• Ginger
A little ginger goes a long way, adding lashings of flavour and multiple health benefits to an international procession of dishes.
What it is, what it does
Culinary ginger is the knobbly root of the ginger plant and has been grown and used in cooking for thousands of years. An especially healthful addition to the diet, ginger's anti-inflammatory properties mean it can prevent and relieve colds and flu. It aids digestion and is also used as a remedy for nausea and headaches.

In the kitchen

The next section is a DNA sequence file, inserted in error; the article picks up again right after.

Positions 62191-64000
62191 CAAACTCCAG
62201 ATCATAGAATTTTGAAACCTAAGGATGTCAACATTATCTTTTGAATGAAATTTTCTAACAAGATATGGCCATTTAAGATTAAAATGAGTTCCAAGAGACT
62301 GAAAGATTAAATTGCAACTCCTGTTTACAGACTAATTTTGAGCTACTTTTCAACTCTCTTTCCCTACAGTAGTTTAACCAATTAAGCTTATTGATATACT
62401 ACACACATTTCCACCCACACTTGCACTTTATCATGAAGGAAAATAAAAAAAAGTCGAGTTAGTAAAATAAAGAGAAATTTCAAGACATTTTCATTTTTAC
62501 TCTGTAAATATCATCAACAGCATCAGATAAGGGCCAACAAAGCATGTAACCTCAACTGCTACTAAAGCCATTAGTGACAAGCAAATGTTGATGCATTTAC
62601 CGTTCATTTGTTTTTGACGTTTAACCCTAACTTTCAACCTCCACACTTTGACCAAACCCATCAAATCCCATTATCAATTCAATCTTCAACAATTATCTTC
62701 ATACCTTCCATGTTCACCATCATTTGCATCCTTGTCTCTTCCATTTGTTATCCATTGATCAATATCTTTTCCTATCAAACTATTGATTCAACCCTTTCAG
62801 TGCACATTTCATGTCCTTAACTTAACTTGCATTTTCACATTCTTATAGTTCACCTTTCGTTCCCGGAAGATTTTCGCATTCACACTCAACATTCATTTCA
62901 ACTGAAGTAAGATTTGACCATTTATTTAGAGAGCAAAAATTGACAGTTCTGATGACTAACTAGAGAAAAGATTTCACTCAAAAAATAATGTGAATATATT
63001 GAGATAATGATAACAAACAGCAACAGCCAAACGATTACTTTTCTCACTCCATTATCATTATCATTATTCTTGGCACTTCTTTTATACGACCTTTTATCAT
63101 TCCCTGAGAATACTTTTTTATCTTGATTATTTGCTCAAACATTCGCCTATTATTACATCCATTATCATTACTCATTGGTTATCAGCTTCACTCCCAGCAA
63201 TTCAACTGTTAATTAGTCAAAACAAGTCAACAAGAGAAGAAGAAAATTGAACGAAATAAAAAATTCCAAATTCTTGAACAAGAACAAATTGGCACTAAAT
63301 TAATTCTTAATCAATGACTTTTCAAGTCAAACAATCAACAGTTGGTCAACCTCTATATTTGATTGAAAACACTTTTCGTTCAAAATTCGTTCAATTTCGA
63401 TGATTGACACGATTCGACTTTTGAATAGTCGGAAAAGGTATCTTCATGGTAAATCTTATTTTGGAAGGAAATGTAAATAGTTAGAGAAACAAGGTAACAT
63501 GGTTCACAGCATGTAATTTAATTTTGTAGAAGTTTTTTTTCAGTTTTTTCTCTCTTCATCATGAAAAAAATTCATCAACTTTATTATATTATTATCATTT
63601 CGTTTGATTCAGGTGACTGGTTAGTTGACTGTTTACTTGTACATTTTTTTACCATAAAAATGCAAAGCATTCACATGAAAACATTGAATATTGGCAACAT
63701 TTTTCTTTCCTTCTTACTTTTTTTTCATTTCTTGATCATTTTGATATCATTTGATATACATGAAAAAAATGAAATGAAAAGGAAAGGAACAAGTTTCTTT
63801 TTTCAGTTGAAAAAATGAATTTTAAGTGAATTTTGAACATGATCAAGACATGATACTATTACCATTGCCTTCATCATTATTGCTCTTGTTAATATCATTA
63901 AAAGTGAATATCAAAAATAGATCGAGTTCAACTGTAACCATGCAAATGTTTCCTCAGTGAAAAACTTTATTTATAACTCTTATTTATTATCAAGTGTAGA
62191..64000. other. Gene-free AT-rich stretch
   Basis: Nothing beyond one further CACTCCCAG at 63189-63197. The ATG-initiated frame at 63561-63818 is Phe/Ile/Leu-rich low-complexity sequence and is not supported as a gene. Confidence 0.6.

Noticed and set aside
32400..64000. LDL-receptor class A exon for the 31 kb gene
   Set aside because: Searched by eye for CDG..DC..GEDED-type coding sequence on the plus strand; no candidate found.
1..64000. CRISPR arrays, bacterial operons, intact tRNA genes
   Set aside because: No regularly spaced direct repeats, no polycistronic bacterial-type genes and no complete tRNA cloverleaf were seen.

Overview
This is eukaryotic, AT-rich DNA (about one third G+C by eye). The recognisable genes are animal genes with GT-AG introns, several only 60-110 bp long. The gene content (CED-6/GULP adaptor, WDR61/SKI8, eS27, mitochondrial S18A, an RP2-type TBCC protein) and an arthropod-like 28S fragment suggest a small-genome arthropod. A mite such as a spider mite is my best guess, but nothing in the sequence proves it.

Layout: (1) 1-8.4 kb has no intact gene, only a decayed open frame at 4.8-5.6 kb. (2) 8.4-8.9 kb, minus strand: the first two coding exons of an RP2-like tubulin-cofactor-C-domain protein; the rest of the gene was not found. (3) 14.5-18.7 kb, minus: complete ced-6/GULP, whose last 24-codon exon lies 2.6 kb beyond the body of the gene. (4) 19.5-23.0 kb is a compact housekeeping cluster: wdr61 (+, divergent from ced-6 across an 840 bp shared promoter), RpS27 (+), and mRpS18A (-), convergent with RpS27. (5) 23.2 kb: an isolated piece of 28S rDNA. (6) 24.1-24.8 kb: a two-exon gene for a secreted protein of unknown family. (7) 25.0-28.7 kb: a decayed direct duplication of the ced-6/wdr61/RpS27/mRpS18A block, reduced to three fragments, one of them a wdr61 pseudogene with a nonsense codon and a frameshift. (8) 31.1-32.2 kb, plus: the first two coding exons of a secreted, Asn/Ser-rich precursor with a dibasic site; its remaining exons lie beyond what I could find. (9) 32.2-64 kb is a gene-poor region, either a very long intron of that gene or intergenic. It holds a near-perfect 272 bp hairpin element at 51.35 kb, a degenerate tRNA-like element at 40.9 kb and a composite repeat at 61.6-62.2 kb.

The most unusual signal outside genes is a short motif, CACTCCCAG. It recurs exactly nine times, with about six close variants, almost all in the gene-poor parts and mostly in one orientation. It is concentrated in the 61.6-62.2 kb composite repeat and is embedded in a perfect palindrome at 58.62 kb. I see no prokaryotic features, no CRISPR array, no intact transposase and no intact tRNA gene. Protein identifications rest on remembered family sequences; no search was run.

Ginger is essential to most Oriental and Asian cuisines. The addition of a little ginger is the clever Chinese method of removing strong fishy smells. Ginger works particularly well with beef, pork, chicken, all seafood, beetroot, chocolate, cream and rhubarb. Dried ginger is mainly used for sweet baking and desserts, but Moroccan stews and rice dishes are a notable exception.